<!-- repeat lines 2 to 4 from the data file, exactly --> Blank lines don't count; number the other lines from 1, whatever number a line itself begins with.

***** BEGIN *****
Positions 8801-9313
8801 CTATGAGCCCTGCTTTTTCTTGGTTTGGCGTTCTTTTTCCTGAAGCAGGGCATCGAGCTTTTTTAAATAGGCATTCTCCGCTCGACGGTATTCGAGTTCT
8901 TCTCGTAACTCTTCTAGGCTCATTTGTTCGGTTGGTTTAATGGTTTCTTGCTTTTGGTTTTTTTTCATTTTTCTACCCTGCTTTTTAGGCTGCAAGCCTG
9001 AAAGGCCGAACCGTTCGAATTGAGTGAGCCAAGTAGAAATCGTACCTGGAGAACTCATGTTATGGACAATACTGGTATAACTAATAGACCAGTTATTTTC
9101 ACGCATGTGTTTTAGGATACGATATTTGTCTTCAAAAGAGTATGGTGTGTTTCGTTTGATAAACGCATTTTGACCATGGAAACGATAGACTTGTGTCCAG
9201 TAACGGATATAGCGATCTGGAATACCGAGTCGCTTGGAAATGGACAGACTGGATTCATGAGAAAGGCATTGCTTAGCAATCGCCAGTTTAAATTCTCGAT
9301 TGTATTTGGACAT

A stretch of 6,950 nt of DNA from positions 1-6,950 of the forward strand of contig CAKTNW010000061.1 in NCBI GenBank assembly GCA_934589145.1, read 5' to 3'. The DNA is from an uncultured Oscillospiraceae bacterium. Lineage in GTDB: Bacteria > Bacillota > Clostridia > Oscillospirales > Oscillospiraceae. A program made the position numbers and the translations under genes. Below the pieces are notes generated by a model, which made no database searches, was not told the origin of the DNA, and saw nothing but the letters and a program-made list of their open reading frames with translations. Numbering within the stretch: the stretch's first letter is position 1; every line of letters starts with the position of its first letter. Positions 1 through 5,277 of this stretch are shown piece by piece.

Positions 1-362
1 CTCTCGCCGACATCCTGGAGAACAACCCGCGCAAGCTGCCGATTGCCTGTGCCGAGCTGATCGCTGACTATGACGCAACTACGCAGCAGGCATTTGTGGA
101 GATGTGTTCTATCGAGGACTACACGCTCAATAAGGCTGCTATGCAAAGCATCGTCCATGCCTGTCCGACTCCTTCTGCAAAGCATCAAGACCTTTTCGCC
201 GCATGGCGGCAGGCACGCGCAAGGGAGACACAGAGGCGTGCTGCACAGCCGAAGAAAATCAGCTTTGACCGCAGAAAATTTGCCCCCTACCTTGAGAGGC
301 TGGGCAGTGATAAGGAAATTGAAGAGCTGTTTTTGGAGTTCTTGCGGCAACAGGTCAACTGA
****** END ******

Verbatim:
8801 CTATGAGCCCTGCTTTTTCTTGGTTTGGCGTTCTTTTTCCTGAAGCAGGGCATCGAGCTTTTTTAAATAGGCATTCTCCGCTCGACGGTATTCGAGTTCT
8901 TCTCGTAACTCTTCTAGGCTCATTTGTTCGGTTGGTTTAATGGTTTCTTGCTTTTGGTTTTTTTTCATTTTTCTACCCTGCTTTTTAGGCTGCAAGCCTG
9001 AAAGGCCGAACCGTTCGAATTGAGTGAGCCAAGTAGAAATCGTACCTGGAGAACTCATGTTATGGACAATACTGGTATAACTAATAGACCAGTTATTTTC